February 2019 Update
The current update includes changes that reflect recent developments in case law, legislation, court rules, and jury instructions. Summarized below are some of the more important developments included in this update since publication of the 2018 update.
Representation of Claimant or Defendant
New Rules of Professional Conduct. On May 10, 2018, the California Supreme Court issued an order approving new Rules of Professional Conduct, which went into effect November 1, 2018. See chaps 2 and 4.
Effect of Proposition 51. The California Supreme Court has granted review in B.B. v County of Los Angeles (review granted Oct. 10, 2018, S250734; superseded opinion at 25 CA5th 115) to determine whether a defendant who commits an intentional tort may invoke CC §1431.2, which limits a defendant’s liability for non-economic damages “in direct proportion to that defendant’s percentage of fault,” to have his liability for damages reduced based on principles of comparative fault. See §§2.17, 4.54.
Overview of Claim Procedures
Substantial compliance. There is no futility exception to the claim filing requirement; substantial compliance does not apply if there is a complete failure to serve any responsible officer of the entity. See Olson v Manhattan Beach Unified Sch. Dist. (2017) 17 CA5th 1052 in §§5.66, 5.67, 5.71, 6.45.
Waiver. A claimant may be estopped from invoking waiver under Govt C §911.3(b) if the public entity’s failure to notify the claimant that a claim was untimely was induced by the claimant’s representations on the government claim form. See Estill v County of Shasta (2018) 25 CA5th 702 in §§5.79, 5.82.
Estoppel. For a recent case discussing whether the Los Angeles Unified School District misled claimants about its relationship with the Los Angeles School Police Department (LASPD) following an accident with a LASPD vehicle, see Santos v Los Angeles Unified Sch. Dist. (2018) 17 CA5th 1065 in §§5.82, 7.25.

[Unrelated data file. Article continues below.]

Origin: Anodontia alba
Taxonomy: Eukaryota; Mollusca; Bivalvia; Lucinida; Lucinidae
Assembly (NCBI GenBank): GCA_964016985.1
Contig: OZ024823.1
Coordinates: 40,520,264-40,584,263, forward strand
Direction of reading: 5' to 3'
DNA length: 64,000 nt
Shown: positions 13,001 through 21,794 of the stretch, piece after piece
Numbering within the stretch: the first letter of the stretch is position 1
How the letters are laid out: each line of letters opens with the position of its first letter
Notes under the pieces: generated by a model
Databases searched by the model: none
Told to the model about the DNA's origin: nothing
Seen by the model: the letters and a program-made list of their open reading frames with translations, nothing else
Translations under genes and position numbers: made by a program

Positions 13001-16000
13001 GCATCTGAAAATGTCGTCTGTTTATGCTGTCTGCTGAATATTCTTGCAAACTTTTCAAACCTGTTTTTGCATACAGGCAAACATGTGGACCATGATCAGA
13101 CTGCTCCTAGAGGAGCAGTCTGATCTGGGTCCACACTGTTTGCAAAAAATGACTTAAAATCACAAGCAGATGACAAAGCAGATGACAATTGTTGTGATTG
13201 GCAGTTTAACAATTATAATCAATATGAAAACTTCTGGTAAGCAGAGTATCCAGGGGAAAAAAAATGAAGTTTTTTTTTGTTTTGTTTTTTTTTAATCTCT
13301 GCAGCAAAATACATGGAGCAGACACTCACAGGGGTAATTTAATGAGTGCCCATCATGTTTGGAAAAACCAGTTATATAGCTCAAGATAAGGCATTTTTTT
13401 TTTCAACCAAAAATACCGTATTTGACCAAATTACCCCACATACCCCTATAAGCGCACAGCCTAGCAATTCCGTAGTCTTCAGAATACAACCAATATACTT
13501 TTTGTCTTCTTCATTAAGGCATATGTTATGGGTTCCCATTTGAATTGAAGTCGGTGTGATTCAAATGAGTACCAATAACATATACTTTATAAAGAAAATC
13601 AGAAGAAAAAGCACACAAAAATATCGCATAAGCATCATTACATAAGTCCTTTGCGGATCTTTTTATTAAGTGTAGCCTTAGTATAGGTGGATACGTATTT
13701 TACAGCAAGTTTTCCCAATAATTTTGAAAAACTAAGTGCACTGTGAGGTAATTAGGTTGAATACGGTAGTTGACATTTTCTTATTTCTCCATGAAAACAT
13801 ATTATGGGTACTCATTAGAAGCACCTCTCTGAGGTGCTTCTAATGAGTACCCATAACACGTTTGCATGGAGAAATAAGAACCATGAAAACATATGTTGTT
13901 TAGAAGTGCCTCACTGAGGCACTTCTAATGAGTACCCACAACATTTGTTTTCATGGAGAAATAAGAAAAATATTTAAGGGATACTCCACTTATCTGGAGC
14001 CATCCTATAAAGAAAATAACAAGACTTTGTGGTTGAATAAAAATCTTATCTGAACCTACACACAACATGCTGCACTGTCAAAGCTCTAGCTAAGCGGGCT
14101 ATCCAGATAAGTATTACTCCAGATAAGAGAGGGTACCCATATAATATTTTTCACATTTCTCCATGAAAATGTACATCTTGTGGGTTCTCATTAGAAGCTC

Preparation, Presentation, and Consideration of Claim
Childhood sexual abuse cases. Effective January 1, 2019, local public entities are prohibited from limiting under Govt C §935 the presentation requirements for claims of childhood sexual abuse under Govt C §905(m). Govt C §935(f). The California Supreme Court has granted review in Big Oak Flat-Groveland Unified Sch. Dist. v Superior Court (Doe) (review granted June 13, 2018, S247975; superseded opinion at 21 CA5th 403) to decide whether Govt C §905(m) exempts plaintiffs from asserting causes of action for childhood sexual abuse under CCP §340.1 against a local public entity from compliance with the prefiling claim presentation requirements enacted by that entity under Govt C §935(a). See §§5.25, 6.29.
Bringing the Action
Reduction of verdict to actual medical costs paid or incurred. If an insured plaintiff chooses to receive medical services outside of the insurance plan, he or she will be treated as uninsured for purposes of a reduction under Howell v Hamilton Meats & Provisions, Inc. (2011) 52 C4th 541. See Pebley v Santa Clara Organics, LLC (2018) 22 CA5th 1266 in §§8.70, 9.47.
General Principles of Public Entity and Public Employee Liability
Scope of employee duty. In Newland v County of Los Angeles (2018) 24 CA5th 676, the court found that a county employee was outside the scope of duty when commuting home from work, even though job duties sometimes required use of a personal vehicle, because he was not performing job duties on the day of the accident. See §9.14.
Limitations on entity liability. For a recent case discussing how government immunities are only available to public entities and public employees, see Lichtman v Siemens Indus. Inc. (2017) 16 CA5th 914 in §§9.24, 10.2.
Duty arising from special relationship. A special relationship exists between a postsecondary school and its students when it is engaged in activities that are part of the curriculum or closely related to educational services. See Regents of Univ. of Cal. v Superior Court (Rosen) (2018) 4 C5th 607 in §§8.56, 9.53, 9.54.